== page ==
"You can always find a solution to any problem.”
That seems to be the motto of 28-year-old trailblazer Shmuel Sokolik, the IDF’s first ultra-Orthodox combat doctor.
“A lot of things I’ve done are out of the ordinary,” Sokolik told The Jerusalem Post at his clinic at the Netzach Yehuda Battalion’s base in the West Bank. Netzach Yehuda, formerly known as Nahal Haredi, has for several years been part of the Kfir Brigade.
Sokolik is part of a growing phenomenon in the army – after generations of ultra-Orthodox shunned military service, many are now joining hoping to improve their future job prospects.
“Every year more and more ultra-Orthodox are joining the army. There are more and more units being opened up to the ultra-Orthodox, and many are joining combat units,” said Sokolik.
Despite an additional 300 recruits in 2015, it still did not meet the army’s goal of 2,700.
To reach the upcoming year’s goal of 3,600, Sokolik said the army needs to “simply understand the world and the culture of the ultra-Orthodox, to speak their language and understand their needs.”
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Reforms passed in the Knesset in 2014 that aimed to gradually increase ultra-Orthodox recruitment have been met with stiff opposition from many in that community. Nonetheless, according to data released by the army on Wednesday, there are some 5,000 ultra-Orthodox men in the army, with 2,528 enlisting in 2015 alone.
“At the beginning, I didn’t think about joining the army,” Sokolik said, but around the age of 14 he went to study at Yeshivat Sha’alvim, where he spent half the day learning religious subjects and the other half secular. He knew, then, that he wanted to continue learning.
He wanted to become a doctor.
“Today, it’s impossible to advance without a degree and career,” he said.
“And if the ultra-Orthodox want to continue to learn a profession they need to enlist in the army.
Sokolik was a trailblazer even during his studies at Beersheba’s Ben-Gurion University.
“To go to university as an ultra-Orthodox man is unusual, and I got used to it. I even started enjoying the challenge of being different.”
When he married his wife, close to the end of his studies, he said she knew he would spend the upcoming years in the army. “[But], to be honest, my wife did not know how hard it would be for us until the last two years,” he said, adding that he returns home to Beersheba only once every two weeks.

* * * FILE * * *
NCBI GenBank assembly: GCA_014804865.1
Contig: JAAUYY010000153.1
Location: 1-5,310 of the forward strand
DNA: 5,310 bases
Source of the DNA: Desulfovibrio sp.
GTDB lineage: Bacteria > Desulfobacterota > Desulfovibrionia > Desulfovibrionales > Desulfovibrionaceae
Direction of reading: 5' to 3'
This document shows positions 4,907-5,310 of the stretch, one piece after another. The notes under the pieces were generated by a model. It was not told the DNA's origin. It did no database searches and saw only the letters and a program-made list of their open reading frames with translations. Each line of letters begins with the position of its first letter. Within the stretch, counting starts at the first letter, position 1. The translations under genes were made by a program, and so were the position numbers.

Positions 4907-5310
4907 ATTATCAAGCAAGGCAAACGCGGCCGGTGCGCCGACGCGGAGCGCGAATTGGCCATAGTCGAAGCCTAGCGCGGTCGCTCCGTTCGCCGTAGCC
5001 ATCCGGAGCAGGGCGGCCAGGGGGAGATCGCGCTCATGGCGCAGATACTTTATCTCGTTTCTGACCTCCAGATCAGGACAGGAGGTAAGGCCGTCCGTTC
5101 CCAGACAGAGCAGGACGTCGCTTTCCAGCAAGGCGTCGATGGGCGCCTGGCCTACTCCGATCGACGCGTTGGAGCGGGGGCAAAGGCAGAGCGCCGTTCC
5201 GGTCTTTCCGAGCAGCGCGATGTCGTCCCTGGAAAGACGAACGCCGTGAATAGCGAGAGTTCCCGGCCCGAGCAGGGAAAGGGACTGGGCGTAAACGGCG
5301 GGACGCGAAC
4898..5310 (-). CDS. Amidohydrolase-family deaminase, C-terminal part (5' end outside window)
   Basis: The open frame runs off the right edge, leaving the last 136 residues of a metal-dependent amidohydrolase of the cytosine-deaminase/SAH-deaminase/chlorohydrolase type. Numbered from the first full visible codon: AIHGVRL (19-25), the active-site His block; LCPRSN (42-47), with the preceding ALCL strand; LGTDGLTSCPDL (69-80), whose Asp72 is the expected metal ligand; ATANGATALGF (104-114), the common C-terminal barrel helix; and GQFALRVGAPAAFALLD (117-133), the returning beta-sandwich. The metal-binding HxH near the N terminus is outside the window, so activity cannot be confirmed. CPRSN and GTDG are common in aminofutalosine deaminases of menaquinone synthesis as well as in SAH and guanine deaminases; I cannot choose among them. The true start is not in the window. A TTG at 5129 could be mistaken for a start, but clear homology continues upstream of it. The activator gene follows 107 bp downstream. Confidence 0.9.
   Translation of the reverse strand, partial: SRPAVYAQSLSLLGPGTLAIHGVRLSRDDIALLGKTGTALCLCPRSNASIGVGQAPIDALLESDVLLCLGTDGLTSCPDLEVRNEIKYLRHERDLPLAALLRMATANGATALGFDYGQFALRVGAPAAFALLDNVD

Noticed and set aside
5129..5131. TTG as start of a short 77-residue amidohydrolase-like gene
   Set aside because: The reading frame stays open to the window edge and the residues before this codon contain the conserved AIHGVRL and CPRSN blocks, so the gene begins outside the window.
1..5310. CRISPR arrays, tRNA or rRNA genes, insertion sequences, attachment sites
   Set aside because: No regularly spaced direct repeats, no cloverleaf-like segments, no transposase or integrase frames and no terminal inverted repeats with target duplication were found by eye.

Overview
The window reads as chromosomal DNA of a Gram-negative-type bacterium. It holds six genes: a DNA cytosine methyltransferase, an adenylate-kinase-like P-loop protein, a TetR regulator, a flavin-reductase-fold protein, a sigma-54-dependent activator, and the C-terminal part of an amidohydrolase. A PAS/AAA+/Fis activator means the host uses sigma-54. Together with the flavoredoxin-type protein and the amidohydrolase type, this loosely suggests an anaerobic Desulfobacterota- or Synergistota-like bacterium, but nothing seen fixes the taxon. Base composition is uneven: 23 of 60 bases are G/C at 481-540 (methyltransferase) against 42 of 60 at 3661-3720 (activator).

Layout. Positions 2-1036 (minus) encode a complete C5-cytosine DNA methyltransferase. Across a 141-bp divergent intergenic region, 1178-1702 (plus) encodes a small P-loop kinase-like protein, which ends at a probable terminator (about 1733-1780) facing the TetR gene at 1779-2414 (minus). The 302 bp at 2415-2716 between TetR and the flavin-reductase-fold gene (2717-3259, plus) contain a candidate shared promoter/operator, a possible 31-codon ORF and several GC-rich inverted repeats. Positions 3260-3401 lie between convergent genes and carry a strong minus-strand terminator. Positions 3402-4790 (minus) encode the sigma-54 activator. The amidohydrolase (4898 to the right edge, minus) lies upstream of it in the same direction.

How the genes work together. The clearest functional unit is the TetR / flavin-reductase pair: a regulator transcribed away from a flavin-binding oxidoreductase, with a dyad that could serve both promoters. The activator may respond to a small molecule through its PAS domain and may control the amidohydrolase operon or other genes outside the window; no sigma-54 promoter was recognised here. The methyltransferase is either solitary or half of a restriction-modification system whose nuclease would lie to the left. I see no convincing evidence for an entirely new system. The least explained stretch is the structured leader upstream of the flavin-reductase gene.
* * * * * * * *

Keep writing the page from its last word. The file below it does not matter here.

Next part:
Sokolik is the eldest of six children whose parents moved to Israel from the United States. His four brothers have all followed his path, and have enlisted in combat units.
“I was raised to be this – my parents pushed me and are now very happy about where I am,” he said.
Not far from where Sokolik has been stationed for the past year-and-a-half is the Tapuah junction, where dozens of terrorist attacks have occurred since the latest outbreak of violence over the past 13 months that has claimed the lives of 36 Israelis, two Americans, a Jordanian, Eritrean and Sudanese, as well as 238 Palestinians, most of the latter while carrying out attacks against Israelis.
While he also has treated Palestinians in the general population, most of the medical care Sokolik provides is to those who are wounded while carrying out attacks against Israelis.
He knows that if there were to be another war with Hamas in Gaza, he would be sent.
“All combat doctors want to do our job, and part of our job is to treat our injured soldiers during wartime,” he said, adding that he would even treat wounded Hamas members, because as doctors, “we treat everyone.”
As rewarding as his position is, Sokolik said, it’s not easy, explaining that he is in charge of everything when it comes to the health of his soldiers, including their dental and mental health, something that has come more to the forefront with the violence in the West Bank.
“These are young guys who all of sudden need to deal with an injured friend, they face all sorts of tough situations,” he said. “We are paying more attention to our soldiers’ mental health, looking for signs of post-trauma and making sure we catch it before it spirals.”
Every day is different, Sokolik told the Post, and many are long and difficult – some beginning at six in the morning and sometimes ending the following day in the early hours of the morning.
“When you really believe in something, you are ready to make sacrifices,” he said, citing the prizes his clinic has won. “I really do love what I’m doing.”
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